New York based Bengali author Amitav Ghosh was interviewed by some Benaras Hindu University Department of English students recently in — Varanasi. All of what he had to say to Baniprata Mahanta, Somdev Banik and Namrata Rathore in a long interview, which was printed in The Hindu Literary Review of 21 May, was interesting, but I would like to excerpt this bit as I think it applies to all South Asia: "If you ask me what the most important problem that faces India today is, I would say that people do not really try to do what they do really well. Or to achieve some kind of excellence in what they are doing, or pour their heart, their mind, the entirety of their whole existence into what they are doing. The people who do it in India are very few. And most of them are musicians.
"Mushahid Hussain was riding high during the time of Nawaz Sharif's latest stint in government, as his information minister. The highly cerebral and articulate former journalist and expert on geo-strategic affairs, particularly on central Asia, lost favour with his peers when he became too much of a band-leader for Nawaz's increasingly autocratic proclivities. That having been said, it has to be acknowledged that while Mushahid may have loved his power, he was not corrupt. His wife is a lecturer, and when he stopped doing the lucrative foreign news agency assignments after joining politics, he was living in university housing. After the Pakistani coup, Mushahid was kept in jail for six months, and only on 27 March was he 'released'. Well, actually he is now under house arrest, living in his sister's house, and allowed a one-hour walk in the garden every day. In Pakistan, no one is campaigning for him, as the Sharif family is concerned about Mian Sahab wilting in Attock Jail, while the Pakistan Muslim League hierarchy will not go to bat for Mushahid (as he is seen as an outsider). Without a charge, a capable Pakistani is being kept away because he would talk and make life difficult for the Chief Executive. Not enough reason to keep him incarcerated.
From devlopment ' journalism to 'mainstream journalism, increasingly globalised and catering to quite a sizeable chunk of a rapidly expanding consumerist class in Bharat Mahaan. I present facing pages 48 and 49 of the 8 May issue of India Today, left column reading"Sizzler of a State" ("Sachets of water cost Rs 3 each, taps in swanky hotels run dry, trees are seared — there is no respite.") Right hand side shows shapely beauties showing lots of skin, astride a well-endowed swimming pool, and the ad is for sinks and cisterns.
As Far as India today is concerned, I have this problem that I know now one can solve. It is the inability to make a lofty analysis of the current Indian condition by starting a sentence with, "In India today..." That's because this terms has been hijacked by —you guessed it — India Today, the weekly magazine. I know that this problem has existed for the 25 years that the magazine has been around, but does not make the problem any easier. The only way out is to use punctuation, "In India, today, as I was saying, there is a magazine called India Today, which does not allow one to get right to the heart of the matter by saying, 'It is impossible to talk about India today without tripping on India Today'."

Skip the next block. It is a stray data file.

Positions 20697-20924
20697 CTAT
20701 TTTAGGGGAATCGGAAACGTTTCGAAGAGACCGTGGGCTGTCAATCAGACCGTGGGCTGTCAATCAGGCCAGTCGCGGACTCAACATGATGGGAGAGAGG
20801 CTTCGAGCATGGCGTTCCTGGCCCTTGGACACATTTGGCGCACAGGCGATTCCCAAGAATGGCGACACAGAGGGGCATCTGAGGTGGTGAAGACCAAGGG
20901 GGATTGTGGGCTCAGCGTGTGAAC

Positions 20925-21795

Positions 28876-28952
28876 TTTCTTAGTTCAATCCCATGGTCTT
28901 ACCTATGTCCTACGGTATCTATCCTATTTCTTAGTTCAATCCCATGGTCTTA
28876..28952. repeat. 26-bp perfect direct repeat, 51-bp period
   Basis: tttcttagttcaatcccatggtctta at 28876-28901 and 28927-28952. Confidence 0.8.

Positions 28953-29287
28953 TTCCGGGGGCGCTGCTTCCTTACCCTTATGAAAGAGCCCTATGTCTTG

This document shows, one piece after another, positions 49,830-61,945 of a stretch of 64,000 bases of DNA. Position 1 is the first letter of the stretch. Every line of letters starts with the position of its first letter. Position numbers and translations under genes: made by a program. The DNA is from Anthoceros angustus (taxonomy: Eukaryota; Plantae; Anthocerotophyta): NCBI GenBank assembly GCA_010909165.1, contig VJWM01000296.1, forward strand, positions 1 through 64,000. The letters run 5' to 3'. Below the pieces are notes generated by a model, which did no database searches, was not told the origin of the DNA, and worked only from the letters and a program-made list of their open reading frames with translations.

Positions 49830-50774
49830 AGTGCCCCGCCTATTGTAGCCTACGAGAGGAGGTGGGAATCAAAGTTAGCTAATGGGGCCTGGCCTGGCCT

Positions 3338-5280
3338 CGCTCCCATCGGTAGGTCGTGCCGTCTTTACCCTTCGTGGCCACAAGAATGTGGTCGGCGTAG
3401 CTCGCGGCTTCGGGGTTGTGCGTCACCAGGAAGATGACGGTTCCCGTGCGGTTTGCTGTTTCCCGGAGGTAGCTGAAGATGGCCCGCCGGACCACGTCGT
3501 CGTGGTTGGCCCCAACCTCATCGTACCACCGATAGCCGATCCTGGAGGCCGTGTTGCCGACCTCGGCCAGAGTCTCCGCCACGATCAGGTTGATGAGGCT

See. How technological fixes that seem just the answer to our ills come back to haunt us. The Farakka barrage in West Bengal just before the Ganga enters Bangladesh, was meant to divert water to 'flush' the Hooghly, and thus far it is only the Bangalees downstream who are shouting, whereas India has stayed the course citing rights of the upper-riparian. Well, now we know from the Hindustan Times that Farakka has destroyed the hilsa (fish) population all along the Ganga river system since it became operational in 1975. You used to get hilsa all the way upstream through Bihar, Uttar Pradesh and as far as Delhi-on-Jamuna, but not anymore. Shall we get more technical fixes in place, such as opening up the Farakka sluices to allow hilsa through? Bangladesh, for one, would not mind.
While there is a lot of self-censorship in South Asia, and don't we know it, it is the Sri Lankan press, which ever since the 'Third Eelam War' took a turn for the worse last month, has been facing the brunt of officially imposed censorship. The picture printed by The Hindu shows a Colombo man reading The Sunday Times of 21 May.